10. Mr Monaco: British driver Graham Hill was nicknamed ‘Mr Monaco’ after winning 5 times in the 1960s. But it is Brazilian Ayrton Senna who still holds the record for the most wins with 6 – taking 5 consecutive victories between 1989 and 1993. Michael Schumacher has 5 wins here and Lewis Hamilton 3.

ferrari car getting the chequered flag

11. Ayrton Senna: The true ‘Mr Monaco’ was also close to winning here in 1988 and achieving an unassailable 7 consecutive Monaco Grand Prix wins. Senna was leading in 1988 until an uncharacteristic crash at Portier with 12 laps go put him out of the race – handing victory to his rival Alain Prost.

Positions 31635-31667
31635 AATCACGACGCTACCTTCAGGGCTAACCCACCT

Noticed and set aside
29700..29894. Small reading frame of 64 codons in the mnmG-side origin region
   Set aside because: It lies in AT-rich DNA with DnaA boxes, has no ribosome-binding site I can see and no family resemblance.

12. McLaren: The most successful Monaco Grand Prix constructor is McLaren. They have won here a total of 15 times. The last time was in 2008 with Lewis Hamilton.

13. The Monegasque Driver: To date, there have been 4 Formula One drivers native to Monaco – Louis Chiron, Andre Testut, Olivier Beretta and Charles Leclerc.

14. The Oldest Driver: Louis Chiron won the 1931 non-championship Monaco Grand Prix. In 1955 he became the oldest driver to enter a Formula One race, finishing 6th at the Monaco Grand Prix aged 55 years and 292 days.

15. Alternative Podium: Until 2017, there was no podium (as such) at the Monaco Grand Prix. After the race, the top 3 drivers had to park their cars on the pit straight, then instead of assembling on a podium – they headed to the royal box of Prince Albert II where the winner received the trophy from the prince.

16. Fastest Lap: The fastest ever lap was achieved by Lewis Hamilton in Qualifying (Q3) at the 2019 Monaco Grand Prix: his time 1:10.166.